• Candidiasis Candidiasis Candida is a genus of dimorphic, opportunistic fungi. Candida albicans is part of the normal human flora and is the most common cause of candidiasis. The clinical presentation varies and can include localized mucocutaneous infections (e.g., oropharyngeal, esophageal, intertriginous, and vulvovaginal candidiasis) and invasive disease (e.g., candidemia, intraabdominal abscess, pericarditis, and meningitis). Candida/Candidiasis: a superficial fungal infection caused by Candida Candida Candida is a genus of dimorphic, opportunistic fungi. Candida albicans is part of the normal human flora and is the most common cause of candidiasis. The clinical presentation varies and can include localized mucocutaneous infections (e.g., oropharyngeal, esophageal, intertriginous, and vulvovaginal candidiasis) and invasive disease (e.g., candidemia, intraabdominal abscess, pericarditis, and meningitis). Candida/Candidiasis species. Candidiasis Candidiasis Candida is a genus of dimorphic, opportunistic fungi. Candida albicans is part of the normal human flora and is the most common cause of candidiasis. The clinical presentation varies and can include localized mucocutaneous infections (e.g., oropharyngeal, esophageal, intertriginous, and vulvovaginal candidiasis) and invasive disease (e.g., candidemia, intraabdominal abscess, pericarditis, and meningitis). Candida/Candidiasis can commonly occur on the oral mucosa Oral mucosa Lining of the oral cavity, including mucosa on the gums; the palate; the lip; the cheek; floor of the mouth; and other structures. The mucosa is generally a nonkeratinized stratified squamous epithelium covering muscle, bone, or glands but can show varying degree of keratinization at specific locations. Stomatitis, genitals, and skin Skin The skin, also referred to as the integumentary system, is the largest organ of the body. The skin is primarily composed of the epidermis (outer layer) and dermis (deep layer). The epidermis is primarily composed of keratinocytes that undergo rapid turnover, while the dermis contains dense layers of connective tissue. Skin: Structure and Functions folds. Infection of the oral mucosa Oral mucosa Lining of the oral cavity, including mucosa on the gums; the palate; the lip; the cheek; floor of the mouth; and other structures. The mucosa is generally a nonkeratinized stratified squamous epithelium covering muscle, bone, or glands but can show varying degree of keratinization at specific locations. Stomatitis presents as white plaques that bleed when scraped. The diagnosis is based on a clinical exam and can be confirmed by the identification Identification Defense Mechanisms of yeast Yeast A general term for single-celled rounded fungi that reproduce by budding. Brewers’ and bakers’ yeasts are saccharomyces cerevisiae; therapeutic dried yeast is yeast, dried. Mycology on a KOH wet mount. Candidiasis Candidiasis Candida is a genus of dimorphic, opportunistic fungi. Candida albicans is part of the normal human flora and is the most common cause of candidiasis. The clinical presentation varies and can include localized mucocutaneous infections (e.g., oropharyngeal, esophageal, intertriginous, and vulvovaginal candidiasis) and invasive disease (e.g., candidemia, intraabdominal abscess, pericarditis, and meningitis). Candida/Candidiasis can be treated with oral antifungal Antifungal Azoles medications.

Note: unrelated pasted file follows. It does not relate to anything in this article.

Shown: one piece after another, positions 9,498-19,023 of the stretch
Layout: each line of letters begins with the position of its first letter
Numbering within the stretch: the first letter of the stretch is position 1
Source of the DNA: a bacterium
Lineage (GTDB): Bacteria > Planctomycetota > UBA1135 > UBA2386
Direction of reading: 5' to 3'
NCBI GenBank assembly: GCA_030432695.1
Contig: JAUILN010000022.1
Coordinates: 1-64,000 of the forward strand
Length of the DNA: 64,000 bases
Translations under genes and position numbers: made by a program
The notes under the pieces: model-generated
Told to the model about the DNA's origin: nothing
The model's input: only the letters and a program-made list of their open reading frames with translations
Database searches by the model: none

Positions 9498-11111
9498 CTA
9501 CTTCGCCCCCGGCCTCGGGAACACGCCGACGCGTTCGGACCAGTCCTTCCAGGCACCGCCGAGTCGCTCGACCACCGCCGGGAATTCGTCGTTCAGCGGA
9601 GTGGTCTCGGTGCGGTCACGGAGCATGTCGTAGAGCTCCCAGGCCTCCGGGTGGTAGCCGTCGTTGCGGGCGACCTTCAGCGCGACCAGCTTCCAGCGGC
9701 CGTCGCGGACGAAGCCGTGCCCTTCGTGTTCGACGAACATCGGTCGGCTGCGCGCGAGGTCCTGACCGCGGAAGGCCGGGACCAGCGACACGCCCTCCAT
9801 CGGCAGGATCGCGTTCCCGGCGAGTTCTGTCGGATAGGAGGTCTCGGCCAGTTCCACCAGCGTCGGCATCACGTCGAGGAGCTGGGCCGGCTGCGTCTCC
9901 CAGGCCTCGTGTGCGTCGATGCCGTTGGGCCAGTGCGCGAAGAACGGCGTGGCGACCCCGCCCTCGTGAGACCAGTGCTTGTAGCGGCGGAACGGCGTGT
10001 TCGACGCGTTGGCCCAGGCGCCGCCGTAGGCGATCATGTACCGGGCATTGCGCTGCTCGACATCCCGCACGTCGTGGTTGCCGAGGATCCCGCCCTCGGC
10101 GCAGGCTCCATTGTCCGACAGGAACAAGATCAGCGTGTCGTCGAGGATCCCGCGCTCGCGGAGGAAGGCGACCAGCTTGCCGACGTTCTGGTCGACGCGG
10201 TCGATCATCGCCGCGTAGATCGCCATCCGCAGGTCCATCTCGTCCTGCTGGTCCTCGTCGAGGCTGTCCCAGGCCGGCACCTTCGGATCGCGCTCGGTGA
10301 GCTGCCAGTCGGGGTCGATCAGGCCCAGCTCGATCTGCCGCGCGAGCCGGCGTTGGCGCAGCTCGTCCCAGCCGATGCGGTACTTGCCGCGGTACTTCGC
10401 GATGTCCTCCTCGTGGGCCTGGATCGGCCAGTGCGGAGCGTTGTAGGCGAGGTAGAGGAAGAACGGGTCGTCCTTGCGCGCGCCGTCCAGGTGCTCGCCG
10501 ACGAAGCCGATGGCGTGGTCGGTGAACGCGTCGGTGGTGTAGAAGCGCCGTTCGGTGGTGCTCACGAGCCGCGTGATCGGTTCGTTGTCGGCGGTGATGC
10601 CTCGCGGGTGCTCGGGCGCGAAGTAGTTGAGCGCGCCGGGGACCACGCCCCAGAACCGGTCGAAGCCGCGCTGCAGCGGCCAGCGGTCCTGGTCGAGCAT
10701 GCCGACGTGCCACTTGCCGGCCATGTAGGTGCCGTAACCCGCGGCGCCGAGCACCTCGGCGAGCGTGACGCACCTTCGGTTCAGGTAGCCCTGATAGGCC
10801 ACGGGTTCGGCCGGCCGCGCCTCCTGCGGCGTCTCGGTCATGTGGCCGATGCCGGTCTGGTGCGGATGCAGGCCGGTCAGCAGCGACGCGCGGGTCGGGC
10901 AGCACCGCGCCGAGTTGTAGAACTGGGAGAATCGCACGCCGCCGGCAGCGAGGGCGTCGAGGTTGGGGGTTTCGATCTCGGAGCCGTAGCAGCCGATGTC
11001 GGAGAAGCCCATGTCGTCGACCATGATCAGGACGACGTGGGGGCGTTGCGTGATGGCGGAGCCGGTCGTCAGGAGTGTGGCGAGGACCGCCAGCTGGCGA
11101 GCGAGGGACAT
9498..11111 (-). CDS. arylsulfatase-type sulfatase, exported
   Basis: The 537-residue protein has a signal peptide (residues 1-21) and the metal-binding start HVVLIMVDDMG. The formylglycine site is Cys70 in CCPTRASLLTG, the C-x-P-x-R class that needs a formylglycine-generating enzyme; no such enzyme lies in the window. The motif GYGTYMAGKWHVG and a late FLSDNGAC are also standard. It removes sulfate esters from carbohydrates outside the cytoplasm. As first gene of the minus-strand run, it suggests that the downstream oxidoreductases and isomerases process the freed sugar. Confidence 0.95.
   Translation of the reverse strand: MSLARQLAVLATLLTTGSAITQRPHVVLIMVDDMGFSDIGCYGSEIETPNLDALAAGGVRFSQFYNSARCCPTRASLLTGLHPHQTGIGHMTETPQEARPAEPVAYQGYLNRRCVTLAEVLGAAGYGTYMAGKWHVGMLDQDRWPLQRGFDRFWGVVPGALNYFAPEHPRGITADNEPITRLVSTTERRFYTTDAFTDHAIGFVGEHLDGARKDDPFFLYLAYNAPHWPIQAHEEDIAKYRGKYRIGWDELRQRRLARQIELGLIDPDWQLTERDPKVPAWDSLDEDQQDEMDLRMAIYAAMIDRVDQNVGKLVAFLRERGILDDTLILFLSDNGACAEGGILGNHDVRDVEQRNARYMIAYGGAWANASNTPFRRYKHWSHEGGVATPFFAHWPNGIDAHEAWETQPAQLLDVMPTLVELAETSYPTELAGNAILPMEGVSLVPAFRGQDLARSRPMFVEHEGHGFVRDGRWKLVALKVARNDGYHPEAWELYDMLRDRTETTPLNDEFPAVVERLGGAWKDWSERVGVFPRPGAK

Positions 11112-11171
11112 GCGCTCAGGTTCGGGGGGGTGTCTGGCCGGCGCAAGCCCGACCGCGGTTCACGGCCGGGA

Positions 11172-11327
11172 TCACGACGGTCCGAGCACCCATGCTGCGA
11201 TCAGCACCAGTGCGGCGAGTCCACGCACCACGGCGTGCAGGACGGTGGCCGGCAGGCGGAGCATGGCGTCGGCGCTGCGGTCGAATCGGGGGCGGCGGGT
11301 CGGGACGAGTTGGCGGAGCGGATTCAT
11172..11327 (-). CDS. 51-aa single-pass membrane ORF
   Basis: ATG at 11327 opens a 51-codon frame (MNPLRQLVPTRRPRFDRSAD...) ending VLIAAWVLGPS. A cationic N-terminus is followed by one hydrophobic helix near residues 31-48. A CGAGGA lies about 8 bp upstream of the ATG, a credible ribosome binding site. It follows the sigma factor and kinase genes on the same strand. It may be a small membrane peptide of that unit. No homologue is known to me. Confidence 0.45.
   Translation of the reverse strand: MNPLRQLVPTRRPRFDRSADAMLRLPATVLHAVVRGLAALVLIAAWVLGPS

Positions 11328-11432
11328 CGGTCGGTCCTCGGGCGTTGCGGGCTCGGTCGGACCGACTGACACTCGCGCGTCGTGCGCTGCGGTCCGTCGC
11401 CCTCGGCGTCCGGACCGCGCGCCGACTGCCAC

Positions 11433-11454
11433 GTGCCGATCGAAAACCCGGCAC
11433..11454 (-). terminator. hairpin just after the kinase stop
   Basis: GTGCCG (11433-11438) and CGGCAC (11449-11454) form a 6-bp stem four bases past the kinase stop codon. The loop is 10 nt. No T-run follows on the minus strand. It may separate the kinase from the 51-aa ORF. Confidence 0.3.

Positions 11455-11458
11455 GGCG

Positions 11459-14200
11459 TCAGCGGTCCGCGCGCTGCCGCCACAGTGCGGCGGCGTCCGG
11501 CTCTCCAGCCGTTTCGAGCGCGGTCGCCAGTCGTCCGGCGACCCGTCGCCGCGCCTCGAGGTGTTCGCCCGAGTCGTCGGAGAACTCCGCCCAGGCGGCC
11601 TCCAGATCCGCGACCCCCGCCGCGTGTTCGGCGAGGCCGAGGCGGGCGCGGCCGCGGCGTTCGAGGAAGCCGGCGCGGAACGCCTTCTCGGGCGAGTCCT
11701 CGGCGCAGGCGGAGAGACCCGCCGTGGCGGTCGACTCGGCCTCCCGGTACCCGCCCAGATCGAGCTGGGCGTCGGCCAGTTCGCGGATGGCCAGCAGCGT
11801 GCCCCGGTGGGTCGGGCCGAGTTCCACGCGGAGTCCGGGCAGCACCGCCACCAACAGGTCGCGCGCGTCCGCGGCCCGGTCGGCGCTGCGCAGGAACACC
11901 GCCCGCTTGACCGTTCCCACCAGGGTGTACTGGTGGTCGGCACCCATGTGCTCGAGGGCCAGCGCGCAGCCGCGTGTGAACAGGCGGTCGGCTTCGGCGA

• Squamous cell carcinoma Squamous cell carcinoma Cutaneous squamous cell carcinoma (cSCC) is caused by malignant proliferation of atypical keratinocytes. This condition is the 2nd most common skin malignancy and usually affects sun-exposed areas of fair-skinned patients. The cancer presents as a firm, erythematous, keratotic plaque or papule. Squamous Cell Carcinoma (SCC): a condition caused by the malignant proliferation of atypical keratinocytes Keratinocytes Epidermal cells which synthesize keratin and undergo characteristic changes as they move upward from the basal layers of the epidermis to the cornified (horny) layer of the skin. Successive stages of differentiation of the keratinocytes forming the epidermal layers are basal cell, spinous or prickle cell, and the granular cell. Skin: Structure and Functions. Squamous cell carcinoma Squamous cell carcinoma Cutaneous squamous cell carcinoma (cSCC) is caused by malignant proliferation of atypical keratinocytes. This condition is the 2nd most common skin malignancy and usually affects sun-exposed areas of fair-skinned patients. The cancer presents as a firm, erythematous, keratotic plaque or papule. Squamous Cell Carcinoma (SCC) is the 2nd most common skin Skin The skin, also referred to as the integumentary system, is the largest organ of the body. The skin is primarily composed of the epidermis (outer layer) and dermis (deep layer). The epidermis is primarily composed of keratinocytes that undergo rapid turnover, while the dermis contains dense layers of connective tissue. Skin: Structure and Functions malignancy Malignancy Hemothorax and usually affects the sun-exposed areas of light-skinned patients Patients Individuals participating in the health care system for the purpose of receiving therapeutic, diagnostic, or preventive procedures. Clinician–Patient Relationship. Squamous cell carcinoma Squamous cell carcinoma Cutaneous squamous cell carcinoma (cSCC) is caused by malignant proliferation of atypical keratinocytes. This condition is the 2nd most common skin malignancy and usually affects sun-exposed areas of fair-skinned patients. The cancer presents as a firm, erythematous, keratotic plaque or papule. Squamous Cell Carcinoma (SCC) presents as a firm, erythematous, keratotic plaque Plaque Primary Skin Lesions or papule Papule Elevated lesion < 1 cm in diameter Generalized and Localized Rashes. A biopsy Biopsy Removal and pathologic examination of specimens from the living body. Ewing Sarcoma is used to confirm the diagnosis. Surgical excision is the mainstay of management.